• you’re wheezing
  • your chest feels tight
  • you’re finding it hard to breathe
  • you’re coughing.

If one puff has not helped, you can take another puff of your AIR inhaler after a couple of minutes.

Talk to your GP or nurse about how many puffs you can take at any one time. And ask them what the maximum daily number of puffs is for your AIR inhaler.

They can write this in your AIR asthma action plan.

As long as you only need to use your AIR inhaler occasionally, as advised by your GP or nurse, you can carry on managing your asthma symptoms this way. 

Do I need a blue reliever as well?

Your AIR inhaler is prescribed as your only inhaler. If you have an AIR inhaler, you do not need a blue reliever inhaler as well.

The reliever medicine in an AIR inhaler is called formoterol. It opens up the airways quickly if you get asthma symptoms.

Always carry your AIR inhaler with you so you can quickly deal with symptoms or an asthma attack.

If your symptoms get worse

If you notice your asthma symptoms are getting worse, and you need to take more puffs of your AIR inhaler in a day, speak to your GP or nurse as soon as possible.

Check your inhaler technique

Your GP, nurse or pharmacist can check your inhaler technique. It’s also quick and easy to check check your technique by watching our inhaler videos. Good inhaler technique is really important to make sure the medicine is getting to your airways where it is needed.

Stepping up to daily maintenance doses

Your GP or nurse may suggest you need to change to a MART (maintenance and reliever therapy) treatment plan. This is where you use the same anti-inflammatory reliever inhaler, but instead of just taking it when you get symptoms, you also take it every morning and evening.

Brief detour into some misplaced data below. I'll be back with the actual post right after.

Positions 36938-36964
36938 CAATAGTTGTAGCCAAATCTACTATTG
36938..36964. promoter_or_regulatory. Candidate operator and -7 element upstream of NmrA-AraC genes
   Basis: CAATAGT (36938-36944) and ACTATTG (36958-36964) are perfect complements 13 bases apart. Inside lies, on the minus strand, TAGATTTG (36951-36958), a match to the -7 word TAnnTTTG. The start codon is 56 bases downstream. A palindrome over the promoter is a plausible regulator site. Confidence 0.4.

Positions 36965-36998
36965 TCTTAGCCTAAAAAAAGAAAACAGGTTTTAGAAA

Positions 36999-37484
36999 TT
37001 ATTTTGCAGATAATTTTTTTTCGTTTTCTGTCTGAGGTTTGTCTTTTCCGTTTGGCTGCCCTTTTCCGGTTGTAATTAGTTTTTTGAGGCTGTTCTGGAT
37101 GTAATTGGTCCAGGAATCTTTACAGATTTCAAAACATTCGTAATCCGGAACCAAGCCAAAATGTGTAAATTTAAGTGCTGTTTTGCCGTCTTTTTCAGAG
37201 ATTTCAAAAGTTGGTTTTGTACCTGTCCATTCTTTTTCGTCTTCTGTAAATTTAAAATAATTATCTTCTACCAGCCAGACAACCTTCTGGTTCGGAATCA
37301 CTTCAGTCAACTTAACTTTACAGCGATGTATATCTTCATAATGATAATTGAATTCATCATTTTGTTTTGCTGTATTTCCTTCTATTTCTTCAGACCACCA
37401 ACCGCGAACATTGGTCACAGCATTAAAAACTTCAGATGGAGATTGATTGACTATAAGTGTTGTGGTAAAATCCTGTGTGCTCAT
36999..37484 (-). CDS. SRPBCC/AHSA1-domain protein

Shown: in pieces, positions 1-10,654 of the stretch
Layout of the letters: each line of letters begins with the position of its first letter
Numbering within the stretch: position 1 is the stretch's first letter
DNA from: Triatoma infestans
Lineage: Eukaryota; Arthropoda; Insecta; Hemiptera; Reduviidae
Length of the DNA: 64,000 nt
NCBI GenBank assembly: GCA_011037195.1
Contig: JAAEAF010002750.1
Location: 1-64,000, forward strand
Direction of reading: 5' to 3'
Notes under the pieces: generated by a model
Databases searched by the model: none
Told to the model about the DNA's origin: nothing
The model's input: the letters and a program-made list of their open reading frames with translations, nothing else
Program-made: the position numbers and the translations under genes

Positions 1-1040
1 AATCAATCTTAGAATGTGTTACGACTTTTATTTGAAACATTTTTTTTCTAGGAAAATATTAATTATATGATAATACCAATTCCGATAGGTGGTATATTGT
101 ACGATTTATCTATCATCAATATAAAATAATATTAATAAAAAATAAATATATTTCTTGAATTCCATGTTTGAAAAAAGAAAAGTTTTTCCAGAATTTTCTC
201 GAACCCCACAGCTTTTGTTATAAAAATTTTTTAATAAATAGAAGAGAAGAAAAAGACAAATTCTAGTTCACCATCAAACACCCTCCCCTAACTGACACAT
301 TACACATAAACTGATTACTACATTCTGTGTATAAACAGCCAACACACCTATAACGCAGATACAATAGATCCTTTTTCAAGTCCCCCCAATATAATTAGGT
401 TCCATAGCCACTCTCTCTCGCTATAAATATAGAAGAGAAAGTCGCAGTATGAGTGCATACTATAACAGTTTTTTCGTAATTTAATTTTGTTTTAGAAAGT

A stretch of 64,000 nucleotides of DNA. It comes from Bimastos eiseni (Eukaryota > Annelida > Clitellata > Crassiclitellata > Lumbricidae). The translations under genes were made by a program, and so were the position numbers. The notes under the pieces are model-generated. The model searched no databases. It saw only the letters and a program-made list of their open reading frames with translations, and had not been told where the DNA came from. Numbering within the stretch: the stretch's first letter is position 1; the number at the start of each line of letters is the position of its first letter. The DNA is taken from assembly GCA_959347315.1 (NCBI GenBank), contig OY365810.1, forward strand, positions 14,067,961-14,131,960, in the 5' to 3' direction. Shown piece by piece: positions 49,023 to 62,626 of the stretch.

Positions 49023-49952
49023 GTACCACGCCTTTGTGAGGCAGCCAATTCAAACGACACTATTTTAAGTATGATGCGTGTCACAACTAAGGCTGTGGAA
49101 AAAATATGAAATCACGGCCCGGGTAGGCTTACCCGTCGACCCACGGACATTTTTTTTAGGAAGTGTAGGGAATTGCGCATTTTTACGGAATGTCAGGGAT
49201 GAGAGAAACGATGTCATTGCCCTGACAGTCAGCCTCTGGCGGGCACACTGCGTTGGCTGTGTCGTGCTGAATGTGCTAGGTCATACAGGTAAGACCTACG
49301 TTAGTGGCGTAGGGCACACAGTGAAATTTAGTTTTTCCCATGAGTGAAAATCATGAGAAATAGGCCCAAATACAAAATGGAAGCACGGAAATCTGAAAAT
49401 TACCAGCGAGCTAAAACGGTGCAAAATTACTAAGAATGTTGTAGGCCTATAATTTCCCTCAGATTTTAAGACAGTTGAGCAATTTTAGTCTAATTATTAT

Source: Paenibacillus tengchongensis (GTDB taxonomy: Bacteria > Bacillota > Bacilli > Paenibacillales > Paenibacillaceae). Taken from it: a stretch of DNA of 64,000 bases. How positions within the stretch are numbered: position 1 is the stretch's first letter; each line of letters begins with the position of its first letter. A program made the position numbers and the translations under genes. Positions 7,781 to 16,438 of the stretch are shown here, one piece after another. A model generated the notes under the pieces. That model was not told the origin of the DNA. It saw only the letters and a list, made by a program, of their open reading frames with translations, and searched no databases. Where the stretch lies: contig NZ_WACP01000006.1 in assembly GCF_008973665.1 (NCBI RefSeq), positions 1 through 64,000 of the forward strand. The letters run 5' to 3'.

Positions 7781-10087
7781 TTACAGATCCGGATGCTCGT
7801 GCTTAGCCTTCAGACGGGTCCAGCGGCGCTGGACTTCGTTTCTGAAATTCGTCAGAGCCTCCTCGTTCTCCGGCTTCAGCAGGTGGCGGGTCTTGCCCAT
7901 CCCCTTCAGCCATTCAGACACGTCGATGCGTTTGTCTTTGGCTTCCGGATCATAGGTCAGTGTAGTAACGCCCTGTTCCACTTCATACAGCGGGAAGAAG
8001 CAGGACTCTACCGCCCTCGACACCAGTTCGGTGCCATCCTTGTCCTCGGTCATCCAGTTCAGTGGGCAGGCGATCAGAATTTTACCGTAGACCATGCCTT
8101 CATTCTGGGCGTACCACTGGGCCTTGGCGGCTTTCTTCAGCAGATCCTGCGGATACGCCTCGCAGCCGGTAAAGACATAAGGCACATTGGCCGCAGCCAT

Stepping up to maintenance doses like this can give you extra support to keep inflammation down in your airways. Your GP or nurse may suggest you do this during an infection like a cold or flu, or when your seasonal allergies are worse. 

Find out more about MART (Maintenance and Reliever Therapy)

Other help for your symptoms

Your GP or nurse can also help you work out if there is anything else you can do to help your asthma, such as taking antihistamines, or a steroid nasal spray for hay fever

"Ask your GP or nurse to write down in your AIR action plan what to do if you notice your symptoms getting worse." Dr Andy Whittamore, Asthma + Lung UK’s GP.

Speak to your GP or nurse urgently if:

  • your symptoms are getting worse (wheeze, chest tightness, feeling breathless, cough)
  • your symptoms are waking you up at night
  • your symptoms are affecting what you do in your day-to-day life
  • you regularly need to use more puffs of your AIR inhaler a day. 

If you have an asthma attack

You’re having an asthma attack if:

  • it’s difficult to walk or talk
  • it’s difficult to breathe
  • you’re wheezing a lot, or have a very tight chest, or you’re coughing a lot
  • your AIR inhaler is not helping.

What to do in an asthma attack

  1. Sit up straight – try to keep calm.
  2. Take one puff of your AIR inhaler every 1-3 minutes up to 6 puffs.
  3. If you feel worse at any point OR you don’t feel better after 6 puffs call 999 for an ambulance.
  4. If the ambulance has not arrived after 10 minutes and your symptoms are not improving, repeat step 2.
  5. If your symptoms are no better after repeating step 2, and the ambulance has still not arrived, contact 999 again immediately.


If you do not have your AIR inhaler with you, call 999 straight away. 

Your AIR asthma action plan

Use an asthma action plan to help you stay on top of asthma symptoms. An asthma action plan helps you manage your asthma and lowers your risk of an asthma attack.

Fill it in with your GP or nurse so you know:

  • when to use your AIR inhaler
  • what to do if symptoms get worse
  • what to do in an asthma attack.

Download a free AIR asthma action plan here

Get support

Call our Helpline for support with your condition. Get advice on your medicines, symptoms or travelling with a lung condition, or just call us to say hello.